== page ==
Another $209,652 was spent on educational travel for students, including one charge for $23,090 for what was described in records as “Brightspark Educational to Northbrook” and 15 charges for $24,204 for “EF Educational Tours Cambridge.”
The Tucson district also spent a whopping $492,344 on charter bus/motorcoach travel, including $415,435 on Mountain View Tours Tucson.
There were also 10 charges for a total of $42,128 to “Disney Destinations Anaheim,” “Disney Destinations Lake Buena Vista,” “Disneyland Resort Anaheim” and “The Walt Disney Company Anaheim.”
District officials said the Disney outings were funded with donations from parents.
The district’s air fare tab came to $82,211 and included 105 charges for $30,157 with Southwest Airlines, 49 charges for $21,317 with American Airlines and 24 charges for $14,849 with United Airlines.
District officials told EAGnews that many of the travel expenses were covered by money that was raised by students.
Assuming that’s true, the hotels, airlines, student trips, travel agency, charter bus and Disney expenses came to a healthy $1.3 million and some change. If students raised all or most of that, it would’ve taken a lot of car washes and bake sales.
There’s little doubt that at least some of the travel costs were covered by state and/or federal grants. As Tucson officials pointed out, they are required to have staffers attend professional development conferences as a condition of accepting grants and they have no control where the conferences will be.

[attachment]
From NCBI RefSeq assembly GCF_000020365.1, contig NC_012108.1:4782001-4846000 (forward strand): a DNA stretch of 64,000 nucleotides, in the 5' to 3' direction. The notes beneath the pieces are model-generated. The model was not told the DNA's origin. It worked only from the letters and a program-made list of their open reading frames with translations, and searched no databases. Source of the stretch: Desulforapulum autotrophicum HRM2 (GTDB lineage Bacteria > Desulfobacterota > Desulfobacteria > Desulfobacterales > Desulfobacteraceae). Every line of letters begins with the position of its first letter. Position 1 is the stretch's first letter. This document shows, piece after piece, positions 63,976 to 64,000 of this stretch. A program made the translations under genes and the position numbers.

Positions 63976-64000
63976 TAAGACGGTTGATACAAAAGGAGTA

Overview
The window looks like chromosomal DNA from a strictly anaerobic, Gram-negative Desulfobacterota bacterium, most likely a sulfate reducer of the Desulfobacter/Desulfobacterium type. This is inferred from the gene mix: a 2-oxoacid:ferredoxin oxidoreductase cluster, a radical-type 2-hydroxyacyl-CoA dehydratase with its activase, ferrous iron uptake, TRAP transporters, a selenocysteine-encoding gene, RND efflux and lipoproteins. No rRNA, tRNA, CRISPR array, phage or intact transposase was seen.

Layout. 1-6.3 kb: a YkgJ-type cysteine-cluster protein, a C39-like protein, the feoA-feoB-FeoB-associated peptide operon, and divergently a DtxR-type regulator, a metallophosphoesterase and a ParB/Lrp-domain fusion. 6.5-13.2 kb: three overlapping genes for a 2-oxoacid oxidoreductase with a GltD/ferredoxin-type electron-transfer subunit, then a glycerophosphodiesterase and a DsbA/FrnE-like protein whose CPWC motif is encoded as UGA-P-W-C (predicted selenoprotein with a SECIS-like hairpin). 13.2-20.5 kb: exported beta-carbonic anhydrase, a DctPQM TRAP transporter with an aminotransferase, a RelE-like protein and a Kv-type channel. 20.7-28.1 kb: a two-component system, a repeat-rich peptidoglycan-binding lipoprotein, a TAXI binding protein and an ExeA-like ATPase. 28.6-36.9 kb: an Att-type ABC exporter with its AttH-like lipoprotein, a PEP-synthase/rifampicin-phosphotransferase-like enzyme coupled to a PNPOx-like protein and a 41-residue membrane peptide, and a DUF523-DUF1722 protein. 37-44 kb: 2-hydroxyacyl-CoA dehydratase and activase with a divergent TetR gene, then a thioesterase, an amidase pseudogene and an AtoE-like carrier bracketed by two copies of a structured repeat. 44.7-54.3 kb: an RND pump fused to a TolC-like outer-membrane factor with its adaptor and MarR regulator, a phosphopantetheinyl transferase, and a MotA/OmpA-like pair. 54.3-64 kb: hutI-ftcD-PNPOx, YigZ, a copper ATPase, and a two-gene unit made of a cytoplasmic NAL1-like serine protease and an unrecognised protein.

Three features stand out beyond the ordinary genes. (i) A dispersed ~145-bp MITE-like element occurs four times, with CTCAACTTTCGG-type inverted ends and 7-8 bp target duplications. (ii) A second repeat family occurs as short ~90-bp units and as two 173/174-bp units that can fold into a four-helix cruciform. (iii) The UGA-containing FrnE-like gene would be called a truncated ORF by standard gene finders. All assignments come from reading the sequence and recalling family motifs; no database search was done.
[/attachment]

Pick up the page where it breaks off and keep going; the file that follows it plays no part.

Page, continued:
As we’ve repeatedly stated, that really makes no difference. They could stay at less expensive hotels in any town. Grant money is still tax money taken from hard-working Americans, and should be spent in the best possible way.
Why can’t the states allow school districts to apply various forms of grant money for general operations in years when the budget is particularly tight, rather than forcing them to spend it on lesser needs when schools are being closed and teachers laid off?
Again, it’s a matter of priorities.
Money spent here and there
The district’s car rental tab came to $70,809. That included 27 charges for $45,771 at Enterprise Rental Car in Tempe and 20 charges for $14,734 at Enterprise in Tucson.
The restaurant and catering tab came to $51,072. That included seven charges totaling $7,228 at El Molinito Café in Tucson, 52 charges totaling $6,744 at Eegees in Tucson, six charges totaling $6,907 at Little Mexico Restaurant in Tucson, four charges totaling $2,170 at Bianchi’s Pizza in Tucson, one charge for $2,972 at Rincon Market Catering in Tucson, and two charges totaling $2,083 at L’Chaim Catering in Tucson.
The district said most of the food expenses are for student events such as honors nights, recognition events, proms, etc.
The district’s entertainment/activities spending, presumably on behalf of students, came to a healthy $232,609. It included $117,698 for museums, zoos and gardens, $22,409 for music DJs, $22,586 for the symphony/ballet, $21,777 for bowling, movies and skating, and $11,317 for amusement parks.
The district said at least some of those activities were paid for with student activity funds.
Another $83,312 was spent to rent convention or conference centers or country clubs. Included on that list were six charges totaling $30,000 at Skyline Country Club, eight charges totaling $19,272 at the Tucson Convention Center, four charges totaling $13,833 at La Mariposa in Tucson and five charges totaling $13,229 at the Savoy Opera House in Tucson.
District officials said the venues were used for various activities like College Night (paid for by participating universities) and room rentals for student dances.
Ashleigh Costello contributed to this report